Patients’ feedback on their experience of care is a hugely valuable resource that could guide measures to improve care quality. But it’s been largely untapped as free text is difficult to analyse en masse and extract meaningful insights from.
Our researchers have used a technique called Natural Language Processing to crunch huge swathes of feedback and gain a greater understanding of patient experience. This transformative project won a BMJ Award for Digital Innovation and could lead to new measures to improve the quality of healthcare.
Determining the true cost of sickness
With an ageing population and rising levels of obesity, more and more people in the UK are living with more than one health condition (multimorbidity). We’ve been working with the Business School to facilitate their research that’s examining the financial impact of multimorbidity on health systems.
This research combined primary and secondary care data to look at the impact and costs of having more than one non-communicable (can't be passed on) disease, compared with having one illness. The work involved more than 1 million patients and forms part of a trans-European study that’s comparing the cost of illness across the continent, helping us to better understand the economic burden of disease and inform future strategies that could mitigate these rising costs.
The BDAU works across Imperial College London and beyond. To date, the BDAU SE has supported 80+ researchers working across 150+ unique datasets.
We actively seek to collaborate with internal and external parties who are interested in applying their unique areas of expertise to solving the most pressing questions in healthcare. This has led to internal collaborations with the EPSRC Centre for Mathematics of Precision Healthcare, the Centre for Health Economics & Policy Innovation (CHEPI) and the Department of Primary Care and Public Health (PCPH), among others. Our 20+ external users are from a range of organisations, including universities, NHS trusts, charities and independent research groups.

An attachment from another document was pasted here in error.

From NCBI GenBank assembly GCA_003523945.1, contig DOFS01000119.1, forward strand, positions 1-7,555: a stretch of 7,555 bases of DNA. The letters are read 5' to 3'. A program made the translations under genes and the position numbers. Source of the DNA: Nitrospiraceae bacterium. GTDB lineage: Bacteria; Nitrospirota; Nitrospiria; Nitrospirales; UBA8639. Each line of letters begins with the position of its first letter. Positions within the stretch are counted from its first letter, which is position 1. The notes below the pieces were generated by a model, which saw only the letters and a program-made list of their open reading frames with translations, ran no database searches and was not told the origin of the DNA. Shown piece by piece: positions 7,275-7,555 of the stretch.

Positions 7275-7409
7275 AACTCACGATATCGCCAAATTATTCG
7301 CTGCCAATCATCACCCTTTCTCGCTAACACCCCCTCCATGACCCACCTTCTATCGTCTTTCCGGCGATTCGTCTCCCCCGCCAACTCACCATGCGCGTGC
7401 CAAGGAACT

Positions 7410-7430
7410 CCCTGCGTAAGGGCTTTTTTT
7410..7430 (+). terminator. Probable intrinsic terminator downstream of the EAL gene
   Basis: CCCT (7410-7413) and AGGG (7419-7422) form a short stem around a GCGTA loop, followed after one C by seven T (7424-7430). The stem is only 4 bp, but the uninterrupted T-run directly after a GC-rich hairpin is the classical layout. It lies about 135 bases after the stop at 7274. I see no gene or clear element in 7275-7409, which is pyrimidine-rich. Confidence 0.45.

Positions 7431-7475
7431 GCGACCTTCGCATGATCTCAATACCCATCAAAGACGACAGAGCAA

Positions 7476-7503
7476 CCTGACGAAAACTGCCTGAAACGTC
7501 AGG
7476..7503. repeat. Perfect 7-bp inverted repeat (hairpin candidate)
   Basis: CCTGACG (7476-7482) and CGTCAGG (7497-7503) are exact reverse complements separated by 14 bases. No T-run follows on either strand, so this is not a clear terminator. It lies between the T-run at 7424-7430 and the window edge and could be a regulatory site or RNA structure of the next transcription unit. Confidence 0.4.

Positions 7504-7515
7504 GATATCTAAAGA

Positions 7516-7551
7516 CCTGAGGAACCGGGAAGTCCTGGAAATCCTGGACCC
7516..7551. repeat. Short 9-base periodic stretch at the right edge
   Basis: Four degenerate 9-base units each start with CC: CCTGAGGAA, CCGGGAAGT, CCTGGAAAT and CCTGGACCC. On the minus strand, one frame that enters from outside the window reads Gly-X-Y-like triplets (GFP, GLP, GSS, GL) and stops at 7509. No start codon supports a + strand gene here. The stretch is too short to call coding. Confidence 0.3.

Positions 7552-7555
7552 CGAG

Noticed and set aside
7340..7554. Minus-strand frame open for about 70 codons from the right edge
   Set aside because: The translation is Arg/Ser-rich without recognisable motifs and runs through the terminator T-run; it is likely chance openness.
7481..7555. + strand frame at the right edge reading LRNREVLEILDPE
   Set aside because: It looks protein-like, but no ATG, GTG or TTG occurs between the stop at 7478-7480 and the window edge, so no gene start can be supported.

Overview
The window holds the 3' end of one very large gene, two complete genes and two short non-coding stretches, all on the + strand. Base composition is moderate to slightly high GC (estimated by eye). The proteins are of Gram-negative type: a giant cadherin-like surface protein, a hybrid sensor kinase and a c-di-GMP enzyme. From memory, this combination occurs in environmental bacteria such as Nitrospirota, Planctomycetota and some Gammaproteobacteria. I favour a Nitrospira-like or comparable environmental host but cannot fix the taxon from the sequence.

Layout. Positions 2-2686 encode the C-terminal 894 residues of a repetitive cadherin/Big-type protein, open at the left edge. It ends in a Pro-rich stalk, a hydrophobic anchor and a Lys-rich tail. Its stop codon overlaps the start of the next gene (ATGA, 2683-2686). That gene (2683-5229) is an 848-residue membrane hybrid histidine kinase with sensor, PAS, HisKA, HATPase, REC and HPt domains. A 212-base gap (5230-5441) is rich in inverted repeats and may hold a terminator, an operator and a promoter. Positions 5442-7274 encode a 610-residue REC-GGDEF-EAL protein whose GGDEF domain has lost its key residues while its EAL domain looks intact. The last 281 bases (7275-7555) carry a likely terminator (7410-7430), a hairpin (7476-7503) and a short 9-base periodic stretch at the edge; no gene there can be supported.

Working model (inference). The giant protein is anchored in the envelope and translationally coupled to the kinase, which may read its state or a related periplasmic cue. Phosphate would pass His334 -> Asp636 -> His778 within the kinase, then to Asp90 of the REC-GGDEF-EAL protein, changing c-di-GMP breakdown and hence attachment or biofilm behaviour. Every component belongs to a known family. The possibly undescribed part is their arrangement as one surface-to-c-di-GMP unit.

The BDAU SE is an ISO-27001 certified environment. We are also compliant with NSH IG and DSP toolkits. Compliance with data protection is our highest priority. Each user’s access is strictly restricted to the data they are allowed to view based on their project needs and permissions. All users accessing data on the BDAU SE are trained on GDPR and ISA, including Data Protection Act (DPA) training. We keep a record of training and ensure that it is refreshed on an annual basis. Access is revoked for users who do not pass annual training.
The BDAU SE offers users a variety of software to conduct their analyses. These include Stata, MATLAB, SPSS, R, Python, KNIME, SAS and command line tools. The inclusion of these platforms allows for advanced data analysis to be conducted securely within the BDAU SE.